Ülkücü Movement (“Grey Wolves”)
The Ülkücü movement is a right-wing nationalist and pan-Turkist movement in Turkey and Europe. It was founded in the late 1960s by Alparslan Türkeş and is closely associated with the Nationalist Movement Party (Turkish: Milliyetçi Hareket Partisi, MHP) that forms a coalition with The Turkish Justice and Development Party (Turkish: Adalet ve Kalkınma Partisi; AKP) since 2018. The movement’s symbol is the wolf, and its members are commonly referred to as “Grey Wolves.” The Ülkücü movement aims to unite all Turkic peoples under a single state called Turan, within the former borders of the Ottoman Empire. This goal is rooted in an inflated sense of national consciousness that regards the Turkish nation as superior both in terms of politics and culture.
The militant arm of the Ülkücü movement has been involved in political violence in Turkey since the 1970s. The Grey Wolves have been linked to a number of terrorist attacks, including the 1978 Maraş massacre, which killed more than 100 people, and the assassination attempt of Pope John Paul II in 1981. The Grey Wolves were also implicated in the assassination of the Turkish-Armenian journalist Hrant Dink in 2007.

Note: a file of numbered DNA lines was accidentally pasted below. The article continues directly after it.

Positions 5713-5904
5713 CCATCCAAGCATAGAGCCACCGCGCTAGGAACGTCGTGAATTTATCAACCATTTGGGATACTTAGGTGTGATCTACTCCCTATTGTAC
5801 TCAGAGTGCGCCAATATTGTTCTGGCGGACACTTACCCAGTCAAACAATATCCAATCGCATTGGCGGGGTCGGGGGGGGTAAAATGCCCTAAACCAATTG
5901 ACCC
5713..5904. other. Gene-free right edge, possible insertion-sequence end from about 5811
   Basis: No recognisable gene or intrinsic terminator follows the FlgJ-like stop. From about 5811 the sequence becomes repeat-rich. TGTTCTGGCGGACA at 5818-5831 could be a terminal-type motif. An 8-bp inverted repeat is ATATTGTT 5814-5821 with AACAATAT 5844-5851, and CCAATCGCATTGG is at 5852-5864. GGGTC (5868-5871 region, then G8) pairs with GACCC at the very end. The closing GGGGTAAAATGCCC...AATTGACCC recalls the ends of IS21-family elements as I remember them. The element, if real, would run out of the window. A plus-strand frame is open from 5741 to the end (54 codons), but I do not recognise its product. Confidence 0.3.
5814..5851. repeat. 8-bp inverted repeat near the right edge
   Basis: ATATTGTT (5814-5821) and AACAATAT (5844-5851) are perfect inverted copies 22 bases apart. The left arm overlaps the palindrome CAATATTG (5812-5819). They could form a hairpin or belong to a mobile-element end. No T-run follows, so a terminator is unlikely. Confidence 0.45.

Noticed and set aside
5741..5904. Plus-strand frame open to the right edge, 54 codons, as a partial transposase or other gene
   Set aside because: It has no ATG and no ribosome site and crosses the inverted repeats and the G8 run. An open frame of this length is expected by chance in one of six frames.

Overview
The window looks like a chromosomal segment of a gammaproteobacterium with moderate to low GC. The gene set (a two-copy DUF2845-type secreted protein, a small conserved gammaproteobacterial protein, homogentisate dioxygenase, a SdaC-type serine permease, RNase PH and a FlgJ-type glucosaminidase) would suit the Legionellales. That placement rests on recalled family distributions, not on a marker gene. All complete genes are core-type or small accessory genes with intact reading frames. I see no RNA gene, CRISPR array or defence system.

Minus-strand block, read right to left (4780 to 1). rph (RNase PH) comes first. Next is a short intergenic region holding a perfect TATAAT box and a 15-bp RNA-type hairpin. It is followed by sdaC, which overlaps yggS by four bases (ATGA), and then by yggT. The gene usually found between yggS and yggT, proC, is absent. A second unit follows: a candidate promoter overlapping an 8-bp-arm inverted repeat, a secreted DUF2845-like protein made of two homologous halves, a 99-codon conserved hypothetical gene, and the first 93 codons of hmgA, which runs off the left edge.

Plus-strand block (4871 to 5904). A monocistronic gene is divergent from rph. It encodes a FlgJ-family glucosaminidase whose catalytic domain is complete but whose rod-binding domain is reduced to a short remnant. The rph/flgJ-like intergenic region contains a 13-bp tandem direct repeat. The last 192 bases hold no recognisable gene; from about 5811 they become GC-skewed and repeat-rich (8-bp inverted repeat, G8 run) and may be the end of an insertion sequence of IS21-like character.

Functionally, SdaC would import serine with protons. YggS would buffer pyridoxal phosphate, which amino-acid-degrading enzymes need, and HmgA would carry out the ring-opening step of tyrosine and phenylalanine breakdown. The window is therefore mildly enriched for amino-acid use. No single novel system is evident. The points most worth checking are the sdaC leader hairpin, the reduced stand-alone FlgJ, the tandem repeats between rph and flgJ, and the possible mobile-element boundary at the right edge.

The Ülkücü movement has several branches in Europe, with the Federation of Turkish Democratic Idealist Associations in Germany (Turkish: Almanya Demokratik Ülkücü Türk Dernekleri Federasyonu, ADÜTDF) being one of the most significant. According to the German Federal Office for the Protection of the Constitution, ADÜTDF has approximately 7,000 members and espouses an extreme nationalist or right-wing extremist ideology. Another group affiliated with the Ülkücü movement is the Union of Turkish-Islamic Cultural Associations in Europe (Turkish: Avrupa Türk-İslam Birliği, ATIB), which represents the more Islamic-oriented faction of the nationalist movement. ATIB is the largest member association of the German Central Council of Muslims, which cooperates with the German government regularly. France prohibited the Grey Wolves after an incident in 2016, when “about 15 militants from this group, armed with sticks, iron bars, knives and a revolver, and their faces masked by red and white scarves in the colours of the Turkish flag, attacked a stand run by demonstrators of Kurdish origin”.